The UCLA Neuroscience & Genetics Research Center on the UCLA campus. Photo by John Schreiber.
The UCLA Neuroscience & Genetics Research Center on the UCLA campus. Photo by John Schreiber.

UCLA researchers launched an online campaign Tuesday to raise funding for a study of female cancer survivors who report loss of sexual drive.

For the Accelerating Desire in Survivors Project, the initial $7,000 fund-raising goal at the UCLA Spark website will allow researchers to recruit volunteers, document the experiences that women report and establish a basis for future clinical trials, said Nicole Prause, an associate research scientist at the UCLA Semel Institute for Neuroscience and Human Behavior.

Prause and her colleagues want to test a brain stimulation device that may improve a women’s own sexual responsiveness. Such devices can target the brain areas that are impaired in women who report problems with low sex drive, she said.

The study will involve use of Transcranial Magnetic Stimulation, a non- invasive procedure already approved by the Food and Drug Administration to treat depression that has not responded to traditional treatments.

TMS uses magnetic fields to alter activity in the brain. Such stimulation has demonstrated long-term, positive effects; only one series of treatments may be needed, and it is very safe without long-term side effects, according to Prause.

Prause said the reasons for low sex drive among female cancer survivors can include self-consciousness about changes to their bodies or the effects of the stress of battling a life-threatening disease.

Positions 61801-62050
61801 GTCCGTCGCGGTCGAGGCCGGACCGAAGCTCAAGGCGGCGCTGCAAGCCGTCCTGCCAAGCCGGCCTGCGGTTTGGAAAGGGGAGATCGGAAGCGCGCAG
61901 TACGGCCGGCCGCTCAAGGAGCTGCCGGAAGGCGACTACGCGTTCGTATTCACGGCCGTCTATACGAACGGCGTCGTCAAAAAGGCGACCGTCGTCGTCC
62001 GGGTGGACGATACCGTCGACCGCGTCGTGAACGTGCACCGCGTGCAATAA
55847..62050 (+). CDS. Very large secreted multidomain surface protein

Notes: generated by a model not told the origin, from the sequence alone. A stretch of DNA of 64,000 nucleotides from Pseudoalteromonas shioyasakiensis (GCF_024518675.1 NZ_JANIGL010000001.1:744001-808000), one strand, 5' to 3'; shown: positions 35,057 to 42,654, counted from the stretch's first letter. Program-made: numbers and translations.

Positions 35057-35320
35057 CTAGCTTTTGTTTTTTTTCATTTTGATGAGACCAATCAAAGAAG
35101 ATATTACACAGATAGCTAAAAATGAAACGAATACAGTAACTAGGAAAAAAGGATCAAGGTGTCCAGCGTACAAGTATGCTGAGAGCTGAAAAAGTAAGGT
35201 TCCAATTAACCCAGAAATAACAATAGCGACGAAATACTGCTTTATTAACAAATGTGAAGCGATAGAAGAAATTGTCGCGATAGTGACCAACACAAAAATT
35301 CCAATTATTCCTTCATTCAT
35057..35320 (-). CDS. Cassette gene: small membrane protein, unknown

These sexual after-effects are often ignored or described as the “price of survival,” Prause said.

No treatments have been approved by the FDA to treat low sexual desire. Pro-sexual research studies are not supported by federal government grants, and the technology expenses associated with this research are larger than philanthropic foundations typically support, Prause said.

Women who survive cancer often have long-term effects from the disease and its treatments.

Sexual wellness concerns are very common, yet women often feel guilty for even asking about their sexual loss, and doctors are often shy about asking, Prause said.

The aim of the UCLA study is to provide alternative treatment options for women cancer survivors who struggle with their sexual well-being, she said.

The loss of sexual desire is not merely a lifestyle adjustment. It affects intimacy with partners who supported these women through treatment, may impede their ability to have a family, and can contribute to the development of depression.

Supporting this research provides a voice to women who want intimacy back in their lives after defeating cancer, Prause said.

UCLA Spark will host the crowd-funding campaign for 30 days, and updates on the project’s progress will be provided throughout the month.

— City News Service

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